An important precursor of the Pictures Generation, Lynn Hershman Leeson has been left out of traditional accounts of conceptual photography. Her retrospective at Zentrum für Kunst und Medientechnologie (ZKM) has finally injected much-needed momentum into this staid discourse. Entitled ‘Lynn Hershman Leeson: Civic Radar’, and curated by Peter Weibel and Andreas Beitin, the exhibition spans the length of Hershman Leeson’s career, from the early 1960s to the present. This massive but meticulous and intelligently organized show brings hundreds of objects into a single space – presenting a beautifully vibrant archive that never feels dated. Hershman Leeson’s career has encompassed performance, photography, film and painting – work that has often prefigured the projects of other artists.
Discussions of Photo-Conceptualism have changed little since curator Douglas Crimp’s initial manifesto for the movement-defining ‘Pictures’ exhibition at Artists Space, New York, in 1977, in which he concluded that ‘underneath each picture is always another picture’. After viewing Hershman Leeson’s retrospective, we cannot repeat the same truisms about the construction of identity and the constant citation of the image. Something different is happening here: for Hershman Leeson, behind each body is always another body, in a strange dance of presence and absence.
For example, in the 1973–79 ‘Roberta Breitmore’ series, Hershman Leeson lived as an imagined woman named Roberta, starting some years before Cindy Sherman created her Untitled Film Stills (1977–80). During the six-year span of the project, Hershman-Leeson-as-Roberta got a driver’s licence, was psychoanalyzed, opened a bank account and interviewed potential roommates for an apartment share. Hershman Leeson meticulously documented the scenes, clothes, objects and paperwork involved in this performance and, in doing so, summoned a human being into existence from photographic evidence. Inviting other women to act as surrogates, Hershman Leeson produced a number of iterations of Roberta, until the character was ritually exorcized on Lucrezia Borgia’s grave at the Palazzo dei Diamanti in Ferrara in 1978.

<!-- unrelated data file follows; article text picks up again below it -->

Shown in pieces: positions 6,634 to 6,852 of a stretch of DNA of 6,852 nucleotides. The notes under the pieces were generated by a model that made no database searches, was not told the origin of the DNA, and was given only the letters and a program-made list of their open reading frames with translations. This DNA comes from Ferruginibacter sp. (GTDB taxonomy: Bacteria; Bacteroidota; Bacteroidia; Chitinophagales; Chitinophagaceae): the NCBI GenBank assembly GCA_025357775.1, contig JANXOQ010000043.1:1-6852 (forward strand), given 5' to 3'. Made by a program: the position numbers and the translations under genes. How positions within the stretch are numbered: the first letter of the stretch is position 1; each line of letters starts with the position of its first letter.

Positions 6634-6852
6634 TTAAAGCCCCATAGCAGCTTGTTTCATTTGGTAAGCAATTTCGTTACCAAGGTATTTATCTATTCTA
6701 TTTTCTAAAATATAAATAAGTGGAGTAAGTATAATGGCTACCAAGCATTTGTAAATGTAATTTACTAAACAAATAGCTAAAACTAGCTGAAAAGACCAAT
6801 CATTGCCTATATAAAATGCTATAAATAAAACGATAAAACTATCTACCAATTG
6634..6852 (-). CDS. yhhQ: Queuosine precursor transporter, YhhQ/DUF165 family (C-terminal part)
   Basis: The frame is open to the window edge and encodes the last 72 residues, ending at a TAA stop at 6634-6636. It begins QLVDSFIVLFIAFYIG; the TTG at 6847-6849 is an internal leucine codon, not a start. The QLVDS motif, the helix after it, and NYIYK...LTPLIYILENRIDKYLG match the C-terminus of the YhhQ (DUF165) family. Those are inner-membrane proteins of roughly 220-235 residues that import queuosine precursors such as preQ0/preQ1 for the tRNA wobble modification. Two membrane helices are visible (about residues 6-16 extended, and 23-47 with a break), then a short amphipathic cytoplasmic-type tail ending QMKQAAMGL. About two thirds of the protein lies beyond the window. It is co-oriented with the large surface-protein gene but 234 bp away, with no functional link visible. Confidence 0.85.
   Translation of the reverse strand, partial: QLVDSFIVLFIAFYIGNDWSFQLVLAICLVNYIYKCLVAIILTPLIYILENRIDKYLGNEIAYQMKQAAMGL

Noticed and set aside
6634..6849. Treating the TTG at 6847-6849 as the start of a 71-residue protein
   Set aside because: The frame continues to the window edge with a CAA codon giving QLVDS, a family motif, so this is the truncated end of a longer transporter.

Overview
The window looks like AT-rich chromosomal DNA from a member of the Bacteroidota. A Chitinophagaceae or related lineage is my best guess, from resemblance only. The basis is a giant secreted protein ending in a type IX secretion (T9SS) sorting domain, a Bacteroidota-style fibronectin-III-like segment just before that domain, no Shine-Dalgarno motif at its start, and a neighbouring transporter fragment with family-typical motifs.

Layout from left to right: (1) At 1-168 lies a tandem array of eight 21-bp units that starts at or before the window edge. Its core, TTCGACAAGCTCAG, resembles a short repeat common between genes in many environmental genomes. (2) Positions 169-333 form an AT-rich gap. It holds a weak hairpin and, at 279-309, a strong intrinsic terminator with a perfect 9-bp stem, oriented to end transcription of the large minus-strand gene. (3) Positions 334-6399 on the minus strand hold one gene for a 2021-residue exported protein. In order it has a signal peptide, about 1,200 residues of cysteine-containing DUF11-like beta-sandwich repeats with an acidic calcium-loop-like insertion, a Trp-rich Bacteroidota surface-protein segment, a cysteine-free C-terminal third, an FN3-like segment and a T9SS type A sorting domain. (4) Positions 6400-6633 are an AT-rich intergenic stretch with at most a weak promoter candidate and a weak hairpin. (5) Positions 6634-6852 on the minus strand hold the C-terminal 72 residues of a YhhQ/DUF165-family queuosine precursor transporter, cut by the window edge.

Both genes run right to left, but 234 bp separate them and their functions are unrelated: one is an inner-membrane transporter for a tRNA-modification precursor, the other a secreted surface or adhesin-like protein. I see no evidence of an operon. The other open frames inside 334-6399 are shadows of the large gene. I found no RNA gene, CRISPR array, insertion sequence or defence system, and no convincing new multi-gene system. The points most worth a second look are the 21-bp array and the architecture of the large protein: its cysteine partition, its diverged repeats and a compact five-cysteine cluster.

In the photograph Roberta’s Replacement At Her Temp Job After She Was Fired (1978), a nameless woman has replaced Roberta, herself a fiction, producing the effect of a double absence. Hershman Leeson’s signature crosses slightly onto the edge of the silver gelatin print, as if to ground the imagined situation in the real via the corporeality of the artist’s hand. The piece marks an oscillation between embodiment (the body of the woman who replaces Roberta) and disembodiment (the absent Roberta who, in turn, has already replaced Hershman Leeson). Similarly, another photograph, Roberta Contemplating Suicide on the Golden Gate Bridge (1978) reminds us of the importance of the (specifically female) body to the discourse of Postmodernism. We see Roberta from behind, standing near the edge of San Francisco’s iconic bridge. The moment is charged with the potential for a body to hurl towards the water, but whose body – Hershman Leeson’s or Roberta’s?
Such explorations of photography and performance reach a pinnacle in Hershman Leeson’s most recent project, The Infinity Engine (2013–ongoing): a functional replica genetics lab that explores the limits of Postmodern insights into identity in light of developments in regenerative medicine, bio-printing and DNA programming. Created in collaboration with a team of scientists working in the fields of synthetic biology and bioelectronics, the lab has created a flesh-like human nose using biological print technology and interactive facial-recognition software that attempts to predict the viewer’s DNA profile. This work suggests ways in which we can copy bodies through images, as well as the potential realization of the Postmodern vision of endless citation – a future free of bodies and populated instead with discursive chimera. But Hershman Leeson also uses The Infinity Engine to ask whether this is a world we want: in which we become a series of bodies-cum-photographs and photographs-cum-bodies. This may be the limit of the Pictures Generation – the final coalescence of art and life – but to what end?
First published in Issue 169